The paratroopers managed to beat off the first attack, but early that afternoon, the Germans tried again, this time raining down mortar bombs which killed both soldiers and villagers.

The wounded were taken to the church, where they were treated by a team of army medics led by Captain Abraham ‘Bud’ Sophian, and two women from the village, 80-year-old Eugenie Dujardin and Madeleine Pezeril, whose husband was a prisoner of war.

As the hours passed, the situation grew steadily more ominous. The Germans were seen bringing up heavy guns and reinforcements. Major Johnston could not hope to hold out for long and, at 7pm, he returned to the church and explained the situation to the villagers still huddled inside.

‘He climbed on a chair and told us we would have to leave,’ Marthe recalls. ‘He was doing the best he could, but the Germans were everywhere and he was running low on ammunition.’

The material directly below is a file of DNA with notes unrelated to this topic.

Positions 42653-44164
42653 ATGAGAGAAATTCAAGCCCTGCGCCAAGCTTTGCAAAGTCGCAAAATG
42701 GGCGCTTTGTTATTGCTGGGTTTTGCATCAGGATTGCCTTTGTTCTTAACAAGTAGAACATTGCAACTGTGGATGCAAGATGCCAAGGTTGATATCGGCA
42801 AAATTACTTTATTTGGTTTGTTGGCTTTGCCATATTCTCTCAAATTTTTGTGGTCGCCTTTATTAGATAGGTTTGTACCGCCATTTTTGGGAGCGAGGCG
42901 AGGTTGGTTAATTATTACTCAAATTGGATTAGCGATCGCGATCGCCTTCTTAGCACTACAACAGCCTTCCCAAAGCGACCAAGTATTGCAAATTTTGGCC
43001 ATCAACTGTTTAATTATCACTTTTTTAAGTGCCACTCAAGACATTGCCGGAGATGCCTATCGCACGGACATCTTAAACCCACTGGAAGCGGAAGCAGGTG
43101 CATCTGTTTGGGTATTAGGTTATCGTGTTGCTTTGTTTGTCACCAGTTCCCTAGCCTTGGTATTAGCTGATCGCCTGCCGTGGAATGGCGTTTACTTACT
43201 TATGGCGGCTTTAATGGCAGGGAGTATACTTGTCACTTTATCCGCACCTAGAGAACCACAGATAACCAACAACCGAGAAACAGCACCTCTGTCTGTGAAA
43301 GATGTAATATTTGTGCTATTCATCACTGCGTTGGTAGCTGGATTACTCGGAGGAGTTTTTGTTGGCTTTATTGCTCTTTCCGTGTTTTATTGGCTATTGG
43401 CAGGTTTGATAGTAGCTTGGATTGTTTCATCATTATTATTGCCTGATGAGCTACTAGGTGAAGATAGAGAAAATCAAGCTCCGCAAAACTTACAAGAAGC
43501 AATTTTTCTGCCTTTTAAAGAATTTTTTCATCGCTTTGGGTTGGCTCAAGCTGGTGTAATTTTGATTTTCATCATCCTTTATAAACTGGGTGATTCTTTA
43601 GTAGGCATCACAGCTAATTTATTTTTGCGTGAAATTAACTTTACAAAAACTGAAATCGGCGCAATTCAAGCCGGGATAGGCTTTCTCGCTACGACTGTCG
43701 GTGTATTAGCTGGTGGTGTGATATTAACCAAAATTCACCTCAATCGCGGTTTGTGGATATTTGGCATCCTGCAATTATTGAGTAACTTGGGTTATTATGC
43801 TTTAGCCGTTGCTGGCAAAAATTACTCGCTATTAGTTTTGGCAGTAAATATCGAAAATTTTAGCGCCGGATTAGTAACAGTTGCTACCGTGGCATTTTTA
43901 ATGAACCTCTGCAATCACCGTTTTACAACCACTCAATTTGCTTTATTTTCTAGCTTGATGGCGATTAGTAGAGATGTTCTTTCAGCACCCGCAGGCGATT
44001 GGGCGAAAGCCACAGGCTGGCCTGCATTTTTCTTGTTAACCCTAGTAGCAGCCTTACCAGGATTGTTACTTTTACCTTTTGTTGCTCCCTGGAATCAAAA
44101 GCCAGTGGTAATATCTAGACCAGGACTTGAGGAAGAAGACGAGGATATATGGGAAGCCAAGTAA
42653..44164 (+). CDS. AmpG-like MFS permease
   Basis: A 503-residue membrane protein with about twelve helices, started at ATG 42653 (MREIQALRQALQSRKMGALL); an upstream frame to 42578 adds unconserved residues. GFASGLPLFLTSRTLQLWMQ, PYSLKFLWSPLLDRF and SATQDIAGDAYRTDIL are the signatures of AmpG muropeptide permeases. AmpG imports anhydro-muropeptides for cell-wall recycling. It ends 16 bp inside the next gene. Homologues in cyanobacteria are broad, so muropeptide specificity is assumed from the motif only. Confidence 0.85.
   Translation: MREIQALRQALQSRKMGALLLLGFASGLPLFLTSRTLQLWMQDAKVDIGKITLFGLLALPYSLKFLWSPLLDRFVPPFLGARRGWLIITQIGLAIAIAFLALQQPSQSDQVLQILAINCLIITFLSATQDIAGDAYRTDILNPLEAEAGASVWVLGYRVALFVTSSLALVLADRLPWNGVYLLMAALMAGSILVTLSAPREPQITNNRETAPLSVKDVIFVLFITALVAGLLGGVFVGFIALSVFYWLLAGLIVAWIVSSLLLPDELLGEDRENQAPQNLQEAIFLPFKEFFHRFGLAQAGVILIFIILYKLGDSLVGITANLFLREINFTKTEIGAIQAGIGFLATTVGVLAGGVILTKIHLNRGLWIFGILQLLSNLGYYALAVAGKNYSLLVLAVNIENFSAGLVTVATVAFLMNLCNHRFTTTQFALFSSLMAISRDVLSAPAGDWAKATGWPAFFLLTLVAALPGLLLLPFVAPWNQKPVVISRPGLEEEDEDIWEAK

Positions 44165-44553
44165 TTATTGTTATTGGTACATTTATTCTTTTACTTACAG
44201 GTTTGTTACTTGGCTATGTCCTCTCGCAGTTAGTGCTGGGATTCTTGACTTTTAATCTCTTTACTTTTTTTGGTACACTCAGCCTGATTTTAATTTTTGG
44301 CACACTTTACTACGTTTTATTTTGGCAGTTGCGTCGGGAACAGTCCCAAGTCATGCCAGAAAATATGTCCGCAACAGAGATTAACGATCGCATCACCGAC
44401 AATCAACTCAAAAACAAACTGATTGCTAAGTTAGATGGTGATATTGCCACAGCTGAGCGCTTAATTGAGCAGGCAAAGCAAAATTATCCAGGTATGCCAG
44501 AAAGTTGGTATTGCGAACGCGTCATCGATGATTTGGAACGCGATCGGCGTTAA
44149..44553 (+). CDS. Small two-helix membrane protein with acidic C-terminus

She and Odette hurried away as the sound of fighting intensified, picking their way through the mines laid on the road as they made their way to the farm.

They got there just in time. The area around the church was now under intense bombardment from the German artillery stationed on high ground a few miles away.

The Americans’ machine guns and mortars provided only a flimsy defence and when the bell tower was smashed by a shell, killing the observers, they no longer knew where to direct their fire. Another round hit Major Johnston’s command post in the boys’ school, killing him and an aide.

The situation was hopeless. As darkness fell, Captain Leroy Brummitt, who took over from Major Johnston, ordered his men to pair up and retreat down the high ground around the church to the waterlogged fields below and attempt to join up with the main force at Carentan.

The paras had put up a good fight, killing many Germans, but they too had suffered and – on departing – they left behind 14 wounded, together with Captain Sophian and his two assistants, who elected to stay with their patients.

At dawn, the SS entered the village. When they arrived at the church, Captain Sophian met them with a white flag. Under the terms of the 1929 Geneva Convention – which Germany had signed – the medics and their charges should have been treated as prisoners of war and entitled to protection.